Image default
Pakistan Top Stories

India violating international humanitarian law in Kashmir: IPS seminar

Islamabad: This is the age of ‘law-fare’ in which international law is used as a tool to meet your strategic objectives and promote national narratives while Pakistan lags behind in this field to fight the case of Kashmir and other disputed territories like Junagadh and Manawadar, said Ahmer Bilal Soofi, chairperson, United Nations Human Rights Expert Advisory Committee, and former federal law minister.

He was addressing a seminar titled “Developments in Kashmir: Dynamics and the Way Forward” at Institute of Policy Studies, Islamabad, here on Tuesday.

The seminar, chaired by Ambassador (retd) Ayaz Wazir, was also addressed by Ghulam Muhammad Safi, convener, Tehreek-e-Huriyyat, Kashmir and representative of Syed Ali Geelani, Dr Muhammad Khan, professor of international relations, Khalid Rahman, director general, IPS, and Awais bin Wasi, Kashmir analyst.

The speakers urged the world community to take notice of the recent and continuous violations of international humanitarian law by Indian forces in Kashmir.

They underscored the need for increased meaningful advocacy efforts for the cause of Kashmir in the international arena and criticized India for misguiding the world, through what they described as ‘political fraud’, to believe that Kashmir was either an integral part of India or a bilateral dispute between India and Pakistan.

Soofi, the main speaker, pointed out that under all definitions of international law India is an occupying force in Kashmir, which can neither make any demographic changes in the territory nor allow any third party to acquire land in it – referring to the Amarnath Trust land transfer dispute which triggered the revival of the freedom movement in Kashmir in the recent years. This aspect is also governed in the constitution of India, through its Article 370, which does not allow the Indian occupation to carry out such an action, due to the special status it gives to the state of Jammur & Kashmir, he said.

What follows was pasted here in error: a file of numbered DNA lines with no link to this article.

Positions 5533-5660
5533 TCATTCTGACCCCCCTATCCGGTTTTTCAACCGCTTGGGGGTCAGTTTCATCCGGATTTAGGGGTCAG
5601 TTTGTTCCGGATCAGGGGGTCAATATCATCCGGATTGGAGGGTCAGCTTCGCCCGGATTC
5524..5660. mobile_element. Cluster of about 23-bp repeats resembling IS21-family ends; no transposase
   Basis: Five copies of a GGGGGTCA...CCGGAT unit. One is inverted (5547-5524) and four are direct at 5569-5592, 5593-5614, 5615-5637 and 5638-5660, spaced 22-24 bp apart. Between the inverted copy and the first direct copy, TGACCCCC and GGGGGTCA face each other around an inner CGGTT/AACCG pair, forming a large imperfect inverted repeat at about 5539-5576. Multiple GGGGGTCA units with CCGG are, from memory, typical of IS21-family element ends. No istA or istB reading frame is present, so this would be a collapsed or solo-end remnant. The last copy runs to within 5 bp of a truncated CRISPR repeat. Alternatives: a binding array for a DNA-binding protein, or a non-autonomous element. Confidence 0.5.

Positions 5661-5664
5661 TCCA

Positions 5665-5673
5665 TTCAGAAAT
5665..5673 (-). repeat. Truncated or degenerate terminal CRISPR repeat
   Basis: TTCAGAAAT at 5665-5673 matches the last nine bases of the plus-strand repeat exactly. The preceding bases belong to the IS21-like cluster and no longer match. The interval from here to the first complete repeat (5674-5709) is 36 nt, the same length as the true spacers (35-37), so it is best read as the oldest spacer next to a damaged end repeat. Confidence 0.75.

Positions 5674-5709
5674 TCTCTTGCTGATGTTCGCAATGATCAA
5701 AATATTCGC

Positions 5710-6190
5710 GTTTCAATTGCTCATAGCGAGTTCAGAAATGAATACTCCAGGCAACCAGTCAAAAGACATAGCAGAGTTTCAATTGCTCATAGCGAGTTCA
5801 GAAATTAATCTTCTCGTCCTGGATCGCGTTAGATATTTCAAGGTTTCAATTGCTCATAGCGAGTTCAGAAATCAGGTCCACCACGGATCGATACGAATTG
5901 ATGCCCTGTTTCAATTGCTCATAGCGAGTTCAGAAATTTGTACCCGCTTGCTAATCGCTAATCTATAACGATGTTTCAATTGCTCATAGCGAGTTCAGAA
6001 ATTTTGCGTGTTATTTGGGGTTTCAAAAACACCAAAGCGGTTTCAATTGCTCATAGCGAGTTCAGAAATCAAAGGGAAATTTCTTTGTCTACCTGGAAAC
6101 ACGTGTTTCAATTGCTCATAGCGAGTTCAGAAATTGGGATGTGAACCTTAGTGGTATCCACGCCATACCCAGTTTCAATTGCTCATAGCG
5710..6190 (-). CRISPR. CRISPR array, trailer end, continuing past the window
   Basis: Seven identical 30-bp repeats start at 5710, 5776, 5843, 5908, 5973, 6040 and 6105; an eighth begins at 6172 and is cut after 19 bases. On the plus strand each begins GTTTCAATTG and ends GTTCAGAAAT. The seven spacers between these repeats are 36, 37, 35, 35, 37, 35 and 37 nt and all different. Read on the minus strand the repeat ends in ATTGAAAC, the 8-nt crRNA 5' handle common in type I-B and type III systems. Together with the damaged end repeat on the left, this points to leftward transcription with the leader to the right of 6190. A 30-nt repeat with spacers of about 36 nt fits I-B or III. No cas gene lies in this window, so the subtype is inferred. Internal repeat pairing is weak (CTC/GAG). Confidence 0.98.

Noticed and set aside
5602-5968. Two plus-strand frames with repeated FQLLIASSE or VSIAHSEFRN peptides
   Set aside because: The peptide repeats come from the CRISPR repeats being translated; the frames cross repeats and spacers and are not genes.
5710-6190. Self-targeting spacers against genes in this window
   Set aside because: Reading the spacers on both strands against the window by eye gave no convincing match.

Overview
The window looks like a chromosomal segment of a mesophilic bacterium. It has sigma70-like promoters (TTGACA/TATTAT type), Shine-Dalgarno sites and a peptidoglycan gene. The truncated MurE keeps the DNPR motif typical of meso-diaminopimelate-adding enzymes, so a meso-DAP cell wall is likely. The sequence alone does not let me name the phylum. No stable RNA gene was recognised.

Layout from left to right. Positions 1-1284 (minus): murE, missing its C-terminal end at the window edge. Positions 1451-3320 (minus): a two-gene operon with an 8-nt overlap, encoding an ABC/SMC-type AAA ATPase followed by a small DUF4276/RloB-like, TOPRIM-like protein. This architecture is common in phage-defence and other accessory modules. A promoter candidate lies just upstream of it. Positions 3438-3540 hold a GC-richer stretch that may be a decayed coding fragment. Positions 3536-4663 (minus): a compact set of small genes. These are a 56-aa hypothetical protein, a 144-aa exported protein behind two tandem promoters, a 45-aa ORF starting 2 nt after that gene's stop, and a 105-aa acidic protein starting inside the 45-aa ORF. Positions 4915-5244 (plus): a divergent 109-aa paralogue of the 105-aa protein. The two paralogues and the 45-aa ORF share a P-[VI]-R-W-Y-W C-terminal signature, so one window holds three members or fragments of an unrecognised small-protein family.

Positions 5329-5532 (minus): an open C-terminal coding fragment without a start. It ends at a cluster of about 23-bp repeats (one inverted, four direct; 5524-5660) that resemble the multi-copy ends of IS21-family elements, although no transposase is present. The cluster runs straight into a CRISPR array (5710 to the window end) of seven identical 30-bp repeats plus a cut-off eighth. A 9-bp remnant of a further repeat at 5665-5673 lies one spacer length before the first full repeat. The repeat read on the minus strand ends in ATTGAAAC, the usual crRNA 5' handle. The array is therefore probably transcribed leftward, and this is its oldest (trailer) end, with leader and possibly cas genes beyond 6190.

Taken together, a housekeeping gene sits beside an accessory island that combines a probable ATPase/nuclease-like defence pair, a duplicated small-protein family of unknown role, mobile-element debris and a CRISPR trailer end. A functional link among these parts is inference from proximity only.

“It is the constitution and law of the adversary which makes your case”, he remarked.

Discussing the current situation in Kashmir and the arbitrary use of force against unarmed civilians, especially the use of pellet guns, he stated, “it is not just an issue of human rights violation, rather an issue of the violation of international humanitarian law as under the Fourth Geneva Convention the acts of Indian forces in Kashmir are tantamount to war crimes”.

Soofi urged the Kashmir leadership and the government of Pakistan to fight the case of Kashmir in the international forums on the basis of legal arguments. He was of the view that the space Pakistan achieved in the early years on this issue was due to the legal narrative presented in the UN by its foreign minister Sir Zafrullah Khan.

“For us, Kashmir is an emotional issue, but more than that it is essentially a legal issue,” he observed.

Elaborating his argument he further said that it was unique in the case of Kashmir that the movement for the right to self-determination was coinciding with a territorial dispute, which makes the legal case stronger.

He also lamented that in the international academic arena the legal research and narratives on Kashmir issue were influenced by Indian perspective and in the current scenario there was, what he called, a shocking omission of legal work on Kashmir on the part of Pakistan. He called upon the government to fund ‘chairs’ on Kashmir in leading international law schools.

The seminar was attended by a large number of researchers, members of the civil society, journalists, diplomats and students.